Cell Cycle Disruption
The cell cycle is a highly regulated and controlled process, ensuring that an organism has the proper number of specialized cells. Disruptions to the cell cycle will cause diseases such as the uncontrolled runaway cell divisions in cancer.
The Roles of Molecules
Carbohydrate molecules are the fuel for metabolic processes. The energy released by breaking down these molecules is captured and stored by molecules such as ATP. Other molecules, proteins called enzymes, are responsible for facilitating every stage of metabolic processes.
Biomolecules are classified into four general types:
Carbohydrates— large molecules containing carbon (C), hydrogen (H), and oxygen (O) atoms
Lipids— molecules commonly called fatty acids, oils, and waxes; insoluble in water and are very important in forming cell membranes
Proteins— large molecules that contain nitrogen (N) in addition to C, H, and O; can be either structures or enzymes
Nucleic acids— consist of a large chain of nucleotides, each consisting of a phosphate group, a sugar, and a N-containing ring called a base; responsible for heredity
Simple Molecules and Their Organization
There are several hypotheses describing the process of how simple molecules organized into complex molecules capable of self-replication. Each hypothesis has advantages and problems. A famous experiment supporting the existence of this process was the Miller-Urey Experiment of 1953.
Genetics is the study of DNA and its role in passing traits from one generation to the next. Mendelian genetics describes some mechanisms of how traits are inherited. Your proficiency in this subject is assessed by 11 of the 54 questions on the test.
DNA consists of a chain of individual nucleotides, each containing a sugar molecule, a phosphate group, and a nitrogen-containing base. There are four of these bases: adenine (A), cytosine (C), guanine (G), and thymine (T). The sequence of these bases forms a code that specifies the structure of the proteins that determine the traits of an organism.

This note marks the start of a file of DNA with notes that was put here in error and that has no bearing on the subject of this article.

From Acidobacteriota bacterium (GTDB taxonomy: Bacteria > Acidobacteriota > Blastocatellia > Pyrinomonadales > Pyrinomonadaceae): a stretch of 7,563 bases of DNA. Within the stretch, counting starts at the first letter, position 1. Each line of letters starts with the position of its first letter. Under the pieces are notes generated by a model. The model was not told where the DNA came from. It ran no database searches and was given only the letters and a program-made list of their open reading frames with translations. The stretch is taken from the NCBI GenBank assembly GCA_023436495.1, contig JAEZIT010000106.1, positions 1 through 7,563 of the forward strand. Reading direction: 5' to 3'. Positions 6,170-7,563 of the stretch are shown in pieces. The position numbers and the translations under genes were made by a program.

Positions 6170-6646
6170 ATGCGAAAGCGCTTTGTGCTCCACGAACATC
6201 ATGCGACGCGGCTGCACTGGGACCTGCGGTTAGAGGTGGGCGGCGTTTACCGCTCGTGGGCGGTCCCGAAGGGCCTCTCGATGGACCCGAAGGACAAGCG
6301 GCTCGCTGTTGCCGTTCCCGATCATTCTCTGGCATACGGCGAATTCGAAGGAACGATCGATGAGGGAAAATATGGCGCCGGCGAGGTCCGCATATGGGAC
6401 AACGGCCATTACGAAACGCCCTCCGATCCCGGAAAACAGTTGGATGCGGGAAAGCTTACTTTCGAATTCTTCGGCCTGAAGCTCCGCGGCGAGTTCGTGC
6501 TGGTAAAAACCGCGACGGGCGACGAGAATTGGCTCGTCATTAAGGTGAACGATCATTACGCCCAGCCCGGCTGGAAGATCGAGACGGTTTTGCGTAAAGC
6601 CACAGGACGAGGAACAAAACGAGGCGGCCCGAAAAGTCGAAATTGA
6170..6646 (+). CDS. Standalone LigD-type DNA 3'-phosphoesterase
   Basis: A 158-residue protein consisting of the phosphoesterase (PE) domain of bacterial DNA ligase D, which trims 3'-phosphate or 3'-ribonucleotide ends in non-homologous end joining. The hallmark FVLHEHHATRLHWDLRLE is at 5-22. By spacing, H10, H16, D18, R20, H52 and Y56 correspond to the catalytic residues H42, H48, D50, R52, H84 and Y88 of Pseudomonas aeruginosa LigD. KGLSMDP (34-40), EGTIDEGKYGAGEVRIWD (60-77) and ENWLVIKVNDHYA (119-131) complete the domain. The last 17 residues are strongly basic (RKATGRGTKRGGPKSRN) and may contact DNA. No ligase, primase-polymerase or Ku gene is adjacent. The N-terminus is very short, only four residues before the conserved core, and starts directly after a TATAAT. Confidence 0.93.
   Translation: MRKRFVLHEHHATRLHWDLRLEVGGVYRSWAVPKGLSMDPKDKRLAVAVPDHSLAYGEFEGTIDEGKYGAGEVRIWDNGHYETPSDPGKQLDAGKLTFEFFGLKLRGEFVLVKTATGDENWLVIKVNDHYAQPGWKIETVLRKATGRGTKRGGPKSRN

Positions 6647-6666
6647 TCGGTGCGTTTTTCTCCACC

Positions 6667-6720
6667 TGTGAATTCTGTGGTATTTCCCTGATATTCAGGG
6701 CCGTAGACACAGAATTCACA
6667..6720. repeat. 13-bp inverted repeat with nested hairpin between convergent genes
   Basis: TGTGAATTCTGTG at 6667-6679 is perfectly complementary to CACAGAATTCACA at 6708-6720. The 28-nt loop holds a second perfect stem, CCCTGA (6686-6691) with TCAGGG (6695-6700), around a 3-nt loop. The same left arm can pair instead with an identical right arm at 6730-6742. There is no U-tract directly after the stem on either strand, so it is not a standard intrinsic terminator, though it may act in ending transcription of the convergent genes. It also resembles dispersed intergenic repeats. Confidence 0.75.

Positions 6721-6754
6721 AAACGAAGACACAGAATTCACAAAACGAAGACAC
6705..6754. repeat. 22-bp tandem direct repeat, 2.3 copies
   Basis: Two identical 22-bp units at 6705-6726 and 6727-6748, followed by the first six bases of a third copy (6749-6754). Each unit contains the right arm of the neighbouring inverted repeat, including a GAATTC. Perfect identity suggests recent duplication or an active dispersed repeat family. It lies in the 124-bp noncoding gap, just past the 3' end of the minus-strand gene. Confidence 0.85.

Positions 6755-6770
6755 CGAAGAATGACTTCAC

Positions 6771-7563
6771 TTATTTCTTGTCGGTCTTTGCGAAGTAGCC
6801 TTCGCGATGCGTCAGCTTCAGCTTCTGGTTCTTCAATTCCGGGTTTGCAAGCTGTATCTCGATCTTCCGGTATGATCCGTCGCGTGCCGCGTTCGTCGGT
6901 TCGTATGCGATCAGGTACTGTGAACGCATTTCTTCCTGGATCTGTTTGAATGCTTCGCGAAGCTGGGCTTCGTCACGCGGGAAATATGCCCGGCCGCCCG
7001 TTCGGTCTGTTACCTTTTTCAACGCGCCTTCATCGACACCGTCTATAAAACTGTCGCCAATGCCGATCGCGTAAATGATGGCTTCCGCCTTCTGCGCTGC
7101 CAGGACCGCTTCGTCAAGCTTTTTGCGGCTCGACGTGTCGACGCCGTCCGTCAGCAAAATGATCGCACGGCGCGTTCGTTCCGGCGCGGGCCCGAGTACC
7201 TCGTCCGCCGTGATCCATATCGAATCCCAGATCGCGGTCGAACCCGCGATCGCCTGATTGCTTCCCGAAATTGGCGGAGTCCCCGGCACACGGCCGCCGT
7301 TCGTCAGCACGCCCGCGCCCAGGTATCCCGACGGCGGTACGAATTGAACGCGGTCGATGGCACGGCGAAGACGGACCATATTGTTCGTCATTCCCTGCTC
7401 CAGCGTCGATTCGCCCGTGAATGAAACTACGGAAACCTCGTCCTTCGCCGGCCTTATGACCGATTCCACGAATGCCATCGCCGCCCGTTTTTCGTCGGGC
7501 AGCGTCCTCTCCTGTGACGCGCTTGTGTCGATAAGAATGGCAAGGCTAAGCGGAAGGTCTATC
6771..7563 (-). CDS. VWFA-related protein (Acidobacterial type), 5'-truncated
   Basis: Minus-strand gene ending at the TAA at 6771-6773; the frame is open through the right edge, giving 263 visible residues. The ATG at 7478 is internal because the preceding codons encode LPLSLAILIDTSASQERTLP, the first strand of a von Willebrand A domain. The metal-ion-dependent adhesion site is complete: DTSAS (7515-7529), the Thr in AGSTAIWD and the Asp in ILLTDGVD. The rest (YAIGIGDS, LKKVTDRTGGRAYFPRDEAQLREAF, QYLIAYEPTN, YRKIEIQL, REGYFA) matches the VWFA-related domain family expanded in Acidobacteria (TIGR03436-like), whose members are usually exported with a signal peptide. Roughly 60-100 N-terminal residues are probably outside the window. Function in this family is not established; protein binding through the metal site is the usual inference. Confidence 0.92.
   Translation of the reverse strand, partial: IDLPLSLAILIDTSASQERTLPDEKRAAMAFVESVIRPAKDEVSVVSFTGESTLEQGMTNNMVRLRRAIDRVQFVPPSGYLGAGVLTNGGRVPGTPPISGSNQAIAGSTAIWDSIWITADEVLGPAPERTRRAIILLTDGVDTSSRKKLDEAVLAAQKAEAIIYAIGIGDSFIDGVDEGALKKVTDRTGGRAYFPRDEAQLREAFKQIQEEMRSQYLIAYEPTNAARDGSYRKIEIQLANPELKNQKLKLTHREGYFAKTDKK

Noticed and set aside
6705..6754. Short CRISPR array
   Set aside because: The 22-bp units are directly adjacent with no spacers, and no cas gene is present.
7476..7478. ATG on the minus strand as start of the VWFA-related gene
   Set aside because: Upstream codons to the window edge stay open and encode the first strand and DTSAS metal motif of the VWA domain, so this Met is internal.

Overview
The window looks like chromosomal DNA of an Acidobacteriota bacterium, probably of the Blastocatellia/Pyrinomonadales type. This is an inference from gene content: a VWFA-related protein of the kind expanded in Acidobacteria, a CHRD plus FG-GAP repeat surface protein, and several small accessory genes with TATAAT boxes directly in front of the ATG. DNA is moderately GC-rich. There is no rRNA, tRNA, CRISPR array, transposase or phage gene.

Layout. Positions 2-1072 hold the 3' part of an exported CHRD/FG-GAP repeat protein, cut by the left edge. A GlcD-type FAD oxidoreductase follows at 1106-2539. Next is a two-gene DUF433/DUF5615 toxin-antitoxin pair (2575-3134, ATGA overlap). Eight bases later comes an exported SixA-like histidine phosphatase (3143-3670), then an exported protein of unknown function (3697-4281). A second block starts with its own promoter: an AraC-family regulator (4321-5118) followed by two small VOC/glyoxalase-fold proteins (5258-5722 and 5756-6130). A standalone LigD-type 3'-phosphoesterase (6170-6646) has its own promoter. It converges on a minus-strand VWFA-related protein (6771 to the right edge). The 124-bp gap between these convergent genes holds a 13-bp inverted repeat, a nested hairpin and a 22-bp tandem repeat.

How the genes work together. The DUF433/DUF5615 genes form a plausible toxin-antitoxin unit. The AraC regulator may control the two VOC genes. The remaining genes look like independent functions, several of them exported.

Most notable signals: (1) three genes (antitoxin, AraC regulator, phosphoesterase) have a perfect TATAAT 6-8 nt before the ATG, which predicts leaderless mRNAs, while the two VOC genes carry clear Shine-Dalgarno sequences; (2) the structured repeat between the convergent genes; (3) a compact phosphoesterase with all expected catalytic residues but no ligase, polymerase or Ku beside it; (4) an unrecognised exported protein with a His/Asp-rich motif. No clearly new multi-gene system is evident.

The Genetic Code
The genetic code formed by the sequence of bases in a DNA molecule is found across all living things on Earth. All cells use these components; however, each organism has specific sequences of the bases C, G, A, and T that code for structures and functions unique to that organism. Related organisms share similar genetic codes.
Transcription and Translation
Transcription is the process of creating a molecule of RNA that matches the code of a molecule of DNA. It is the RNA molecule that carries this code to the sites where proteins are made. Translation is the process of building a specific protein using the code contained in the RNA. Small RNA molecules called messenger RNA bring in the amino acid building blocks of the protein.
Genes are segments of DNA that code for a specific trait. The genes for every trait of an organism are present in the nucleus of every cell, but any specific cell produces, or expresses, only a few of these traits. The process of which traits are expressed in which order is highly regulated and must occur in an exact sequence for the success of the organism.
There are several ways that the order of bases in a DNA molecule may change. They are substitutions, insertions/deletions, inversions, duplications, and translocations. Collectively, these changes are called mutations. A mutation changes the genetic code. This change may harm, benefit, or have no effect on the organism.
Predicting Genetic Combination Outcomes
Mendel is the scientist who first studied the inheritance of traits and formulated several laws that predict the outcome when parents with different traits produce offspring. Techniques such as Punnett squares help predict the outcome of monohybrid and dihybrid crosses. Although Mendelian genetics is powerful in understanding inheritance, there are also some important non-Mendelian mechanisms.
Every cell of an organism has a double set of chromosomes containing the DNA genetic code. This is the diploid number. The gametes that unite to form a new organism contain only one set, the haploid number. Meiosis is the process of producing haploid gametes from diploid cells. Sexual reproduction would not be possible without meiosis.
DNA is analyzed and manipulated using a variety of technologies. Various enzymes cut DNA into smaller segments in predictable locations. Gel electrophoresis separates the fragments. The polymerase chain reaction duplicates the fragments to produce a large quantity for analysis. DNA fingerprinting identifies specific genetic sequences in an individual. Chromosomes are also analyzed under the microscope to identify potential defects.